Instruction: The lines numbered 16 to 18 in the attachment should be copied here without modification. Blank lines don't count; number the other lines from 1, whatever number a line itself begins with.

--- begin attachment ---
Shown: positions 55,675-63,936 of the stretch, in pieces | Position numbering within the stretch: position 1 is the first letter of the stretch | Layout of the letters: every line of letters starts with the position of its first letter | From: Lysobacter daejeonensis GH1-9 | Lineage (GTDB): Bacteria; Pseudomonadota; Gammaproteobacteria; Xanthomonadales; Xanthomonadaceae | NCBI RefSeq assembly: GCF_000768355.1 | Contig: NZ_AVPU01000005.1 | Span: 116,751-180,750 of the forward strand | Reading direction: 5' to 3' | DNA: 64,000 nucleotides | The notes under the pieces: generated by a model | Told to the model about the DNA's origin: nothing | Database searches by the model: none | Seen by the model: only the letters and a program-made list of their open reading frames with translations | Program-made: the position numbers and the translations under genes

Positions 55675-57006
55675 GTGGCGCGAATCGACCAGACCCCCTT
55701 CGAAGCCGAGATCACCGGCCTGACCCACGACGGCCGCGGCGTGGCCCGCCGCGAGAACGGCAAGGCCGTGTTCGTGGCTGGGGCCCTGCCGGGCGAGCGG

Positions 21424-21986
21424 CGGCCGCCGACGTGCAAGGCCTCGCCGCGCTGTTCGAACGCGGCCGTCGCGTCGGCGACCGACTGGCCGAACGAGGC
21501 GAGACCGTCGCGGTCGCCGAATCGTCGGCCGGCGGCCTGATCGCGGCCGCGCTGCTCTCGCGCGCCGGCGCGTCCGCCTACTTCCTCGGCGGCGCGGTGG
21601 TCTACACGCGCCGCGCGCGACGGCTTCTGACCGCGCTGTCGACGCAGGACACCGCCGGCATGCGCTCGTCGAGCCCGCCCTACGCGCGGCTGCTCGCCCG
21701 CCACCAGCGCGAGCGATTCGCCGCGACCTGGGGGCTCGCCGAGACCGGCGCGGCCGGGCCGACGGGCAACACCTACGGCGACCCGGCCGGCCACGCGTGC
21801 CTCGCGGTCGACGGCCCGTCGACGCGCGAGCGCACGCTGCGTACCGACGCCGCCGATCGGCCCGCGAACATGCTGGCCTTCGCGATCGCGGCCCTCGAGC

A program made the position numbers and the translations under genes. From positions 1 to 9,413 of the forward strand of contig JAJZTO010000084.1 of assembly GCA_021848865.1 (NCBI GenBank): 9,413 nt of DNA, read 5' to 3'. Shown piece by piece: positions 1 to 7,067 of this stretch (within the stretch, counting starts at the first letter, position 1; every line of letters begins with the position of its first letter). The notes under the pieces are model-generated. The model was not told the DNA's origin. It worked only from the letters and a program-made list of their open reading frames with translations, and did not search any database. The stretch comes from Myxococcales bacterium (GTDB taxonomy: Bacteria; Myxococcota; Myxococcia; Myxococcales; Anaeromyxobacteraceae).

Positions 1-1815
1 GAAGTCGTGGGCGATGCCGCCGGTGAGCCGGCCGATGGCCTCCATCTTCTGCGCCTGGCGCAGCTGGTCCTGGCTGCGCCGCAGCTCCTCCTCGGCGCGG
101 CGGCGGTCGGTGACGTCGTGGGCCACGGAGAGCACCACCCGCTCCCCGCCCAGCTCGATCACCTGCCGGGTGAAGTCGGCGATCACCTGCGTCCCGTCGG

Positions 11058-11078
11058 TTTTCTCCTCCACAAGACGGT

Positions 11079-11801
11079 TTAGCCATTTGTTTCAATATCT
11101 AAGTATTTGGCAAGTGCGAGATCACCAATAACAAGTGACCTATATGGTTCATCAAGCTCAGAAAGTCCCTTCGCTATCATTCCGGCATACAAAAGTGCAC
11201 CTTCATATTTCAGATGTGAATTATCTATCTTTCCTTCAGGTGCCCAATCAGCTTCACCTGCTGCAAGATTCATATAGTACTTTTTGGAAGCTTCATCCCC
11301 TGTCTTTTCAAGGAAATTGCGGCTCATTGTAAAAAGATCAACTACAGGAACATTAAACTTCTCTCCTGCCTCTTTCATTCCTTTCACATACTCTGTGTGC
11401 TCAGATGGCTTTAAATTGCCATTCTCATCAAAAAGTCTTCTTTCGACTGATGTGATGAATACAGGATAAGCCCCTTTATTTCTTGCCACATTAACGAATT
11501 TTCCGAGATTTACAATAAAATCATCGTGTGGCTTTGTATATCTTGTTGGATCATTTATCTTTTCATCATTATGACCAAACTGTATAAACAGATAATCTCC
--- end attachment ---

11058 TTTTCTCCTCCACAAGACGGT

Positions 11079-11801
11079 TTAGCCATTTGTTTCAATATCT